Our New Supermarket Could Close Before It Even Opens

The DeLano's on South Van Ness closed exactly two years ago yesterday, striking a blow to anyone looking to buy Fruity Pebbles or days-old bagels past 9pm.  Things were all good within six months, when the British supermarket chain Fresh & Easy (not to be confused with the Mission-based garage rock, produce-free band The Fresh & Onlys) announced they were taking over the space, saving us from the nightmare of walking to Noe Valley to satisfy our not-so-late-night breakfast cereal cravings.

But after 18 months, almost nothing has been done to the space, save a few murals painted along it.  SocketSite got the heads up a few weeks back:

I LOVE [Fresh & Easy] but they just announced last week that they're stalling almost all of their US store openings due to the chain's inability to gain traction and likely won't open more than a couple more in the next year. I think the proposed ones (such as this and the South Van Ness location, which they still haven't begun work on) are unlikely to ever open.

Today, The Chronicle confirms the entire chain is likely to go away:

British supermarket chain Tesco is considering closing down its 200 American Fresh & Easy grocery stores - 19 in the Bay Area - after they failed to deliver acceptable shareholder returns, the company announced Wednesday…

Officials are not giving a timeline for the review, but have hired a private firm to assist them with the study and hope to announce some of its findings in April. In the third quarter this year, Fresh & Easy's sales fell 2 percent, according to the company.

Turns out spending $1.6b to open 200 stores near lousy housing developments before the subprime mortgage crisis hit ended up being a bad investment. Crazy.

Anyway, considering it was taking Fresh & Easy over two years just to get through the permitting process to open, we could see a real grocery store open in the neighborhood as soon as 2016.  Maybe that Rainbow Annex everyone has been dreaming about?

San Francisco's Solution to the Housing Crunch: Parking Space-Sized Apartments

Searching for an apartment has been an increasing bummer in recent years, with average neighborhood rents increasing anywhere from 14 to 135% in the past year and landlords requiring prospective tenants to bid on apartments.  However, Supervisor Scott Wiener's proposal to amend the city’s building code to bring the smallest legal living space to just 150 square feet is just depressing.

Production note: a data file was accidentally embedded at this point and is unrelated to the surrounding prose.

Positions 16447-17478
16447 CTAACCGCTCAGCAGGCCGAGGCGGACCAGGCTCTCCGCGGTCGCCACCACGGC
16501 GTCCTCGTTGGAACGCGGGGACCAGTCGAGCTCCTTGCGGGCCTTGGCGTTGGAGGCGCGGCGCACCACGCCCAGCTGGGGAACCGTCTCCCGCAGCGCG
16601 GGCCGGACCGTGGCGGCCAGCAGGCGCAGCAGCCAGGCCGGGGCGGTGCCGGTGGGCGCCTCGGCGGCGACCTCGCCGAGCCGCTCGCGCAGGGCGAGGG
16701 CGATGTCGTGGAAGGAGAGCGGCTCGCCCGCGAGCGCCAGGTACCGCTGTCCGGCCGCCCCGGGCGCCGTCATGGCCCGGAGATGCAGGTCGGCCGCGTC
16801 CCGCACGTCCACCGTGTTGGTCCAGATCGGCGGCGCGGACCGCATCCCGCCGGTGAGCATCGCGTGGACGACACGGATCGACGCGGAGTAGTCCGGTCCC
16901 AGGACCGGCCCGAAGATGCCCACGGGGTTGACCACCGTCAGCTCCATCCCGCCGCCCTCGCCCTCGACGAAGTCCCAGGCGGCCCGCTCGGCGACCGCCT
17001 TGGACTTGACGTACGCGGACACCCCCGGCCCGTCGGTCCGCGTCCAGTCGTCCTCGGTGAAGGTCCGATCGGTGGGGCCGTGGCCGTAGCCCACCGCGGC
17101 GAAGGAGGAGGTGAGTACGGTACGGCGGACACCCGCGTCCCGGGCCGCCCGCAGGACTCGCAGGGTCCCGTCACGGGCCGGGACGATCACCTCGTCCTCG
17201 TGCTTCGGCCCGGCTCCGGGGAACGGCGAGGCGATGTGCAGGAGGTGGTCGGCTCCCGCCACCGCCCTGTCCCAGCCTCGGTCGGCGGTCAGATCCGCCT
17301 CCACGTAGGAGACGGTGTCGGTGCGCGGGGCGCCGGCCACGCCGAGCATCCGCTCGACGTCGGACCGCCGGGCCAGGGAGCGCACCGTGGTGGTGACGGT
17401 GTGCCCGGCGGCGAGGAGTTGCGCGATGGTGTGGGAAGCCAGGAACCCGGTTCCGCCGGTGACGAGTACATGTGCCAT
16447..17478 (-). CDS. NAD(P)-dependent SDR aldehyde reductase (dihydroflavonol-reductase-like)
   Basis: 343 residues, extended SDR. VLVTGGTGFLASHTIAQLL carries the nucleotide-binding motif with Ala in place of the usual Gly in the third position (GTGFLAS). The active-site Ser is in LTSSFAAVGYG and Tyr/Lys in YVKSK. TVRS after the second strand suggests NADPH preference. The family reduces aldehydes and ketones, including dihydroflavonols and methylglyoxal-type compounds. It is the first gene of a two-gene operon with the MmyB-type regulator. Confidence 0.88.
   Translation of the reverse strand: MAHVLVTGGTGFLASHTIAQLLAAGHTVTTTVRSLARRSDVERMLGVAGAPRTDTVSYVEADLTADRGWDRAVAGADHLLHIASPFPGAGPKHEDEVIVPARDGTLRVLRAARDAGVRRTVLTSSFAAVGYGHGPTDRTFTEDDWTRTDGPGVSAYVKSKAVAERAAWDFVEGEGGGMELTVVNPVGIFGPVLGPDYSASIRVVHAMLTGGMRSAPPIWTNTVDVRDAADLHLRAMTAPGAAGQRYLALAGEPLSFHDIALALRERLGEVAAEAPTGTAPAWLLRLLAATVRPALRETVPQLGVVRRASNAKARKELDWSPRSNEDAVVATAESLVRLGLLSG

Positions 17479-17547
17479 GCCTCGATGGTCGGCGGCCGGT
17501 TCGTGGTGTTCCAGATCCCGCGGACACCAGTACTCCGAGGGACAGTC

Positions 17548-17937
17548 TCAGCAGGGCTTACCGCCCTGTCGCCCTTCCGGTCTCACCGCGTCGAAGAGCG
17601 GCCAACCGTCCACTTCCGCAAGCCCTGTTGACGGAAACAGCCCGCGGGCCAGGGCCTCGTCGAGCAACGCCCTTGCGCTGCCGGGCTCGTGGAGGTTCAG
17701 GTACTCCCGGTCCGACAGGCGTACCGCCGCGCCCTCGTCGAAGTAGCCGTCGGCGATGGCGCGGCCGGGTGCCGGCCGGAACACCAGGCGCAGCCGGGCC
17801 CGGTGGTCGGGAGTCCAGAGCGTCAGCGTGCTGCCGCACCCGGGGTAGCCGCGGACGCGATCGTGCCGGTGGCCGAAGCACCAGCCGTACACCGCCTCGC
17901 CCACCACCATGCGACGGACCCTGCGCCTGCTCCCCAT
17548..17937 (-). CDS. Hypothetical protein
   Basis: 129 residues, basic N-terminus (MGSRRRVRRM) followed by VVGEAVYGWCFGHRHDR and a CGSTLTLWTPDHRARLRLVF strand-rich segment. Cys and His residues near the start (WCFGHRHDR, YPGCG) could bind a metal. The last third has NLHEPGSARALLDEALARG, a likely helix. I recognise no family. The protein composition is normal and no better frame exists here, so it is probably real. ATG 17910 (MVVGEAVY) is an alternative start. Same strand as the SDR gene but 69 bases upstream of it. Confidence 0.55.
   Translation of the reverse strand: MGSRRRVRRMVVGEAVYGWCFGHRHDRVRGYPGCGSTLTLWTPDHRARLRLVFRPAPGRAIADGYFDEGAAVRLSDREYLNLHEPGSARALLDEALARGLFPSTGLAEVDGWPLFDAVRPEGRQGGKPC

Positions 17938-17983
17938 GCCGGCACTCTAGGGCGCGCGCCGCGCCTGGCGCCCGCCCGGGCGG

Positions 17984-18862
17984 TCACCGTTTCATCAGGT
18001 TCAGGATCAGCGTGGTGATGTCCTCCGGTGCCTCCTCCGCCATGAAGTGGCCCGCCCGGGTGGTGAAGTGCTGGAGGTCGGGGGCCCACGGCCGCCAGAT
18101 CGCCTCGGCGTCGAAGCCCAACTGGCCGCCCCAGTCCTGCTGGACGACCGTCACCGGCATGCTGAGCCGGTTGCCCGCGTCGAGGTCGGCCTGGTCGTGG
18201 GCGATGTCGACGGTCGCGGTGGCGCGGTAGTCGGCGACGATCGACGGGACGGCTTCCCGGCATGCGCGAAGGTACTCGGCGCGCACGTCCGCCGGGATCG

The proposal, which the Board of Supervisors is scheduled to vote on tomorrow, is seen by Sup. Wiener as a “smart way” to deal with the city's housing shortage as our vacancy rates near 0%.

These “affordable by design” units are also being pushed by Patrick Kennedy, a Berkeley developer and owner of Panoramic Interests, who wants to build “broom closets in the South of Market area” for young techies to work in.  In an interview with the San Francisco Public Press, Kennedy spoke about how these Zynga slave quarters could help prevent the so-called “cannibalization of family housing”:

There’s always going to be two to three young techies who can pay more than your average family,” Kennedy said. “When tech workers can’t find housing, they bid up the housing for everyone else.”

Kennedy took Fair Companies, a sustainable technology blog, for a tour through one of the trial units, which, as SF Public Press points out, is “a little larger than a standard San Francisco parking space.”

Of course, the reasoning doesn't quite add on up this one.  Why would “two or three young techies” all pulling in $80k each want to live in a wiener-sized dorm room?  Gail Gilman, executive director of the nonprofit developer Community Housing Partnership, isn't buying it either:

But Gilman said for-profit developers want to build smaller units mostly because it’s good for their business. Multifamily housing is less lucrative because there are fewer families that can afford to pay for large apartments at the rates landowners would like to charge per square foot.

Shame on Scott Wiener for initiating this BS.

[SF Public Press]

Seven-Year-Old Mission Mural Destroyed by Vandals

DVTDL? reports:

So someone completely destroyed the mural on 17th street between Alabama and Florida over the weekend. The mural was just over 7 years old, and was made by local artists.

While walking by today I took a quick series of the damage with my cell phone. I  quickly pasted them together to give a sense of the damage. It’s pretty unreal. […]

I think the reason this makes me so upset is twofold: 1) I know several of the artists. 2) There is a huge blank white wall just across the street. Dude(s), tag that instead of the mural.

That is all.

I'll spare you the usual “good vs. bad graffiti” debate, as I'm pretty sure we have our minds made up about that.  Instead, here's a couple of shots of the mural, as seen in better days: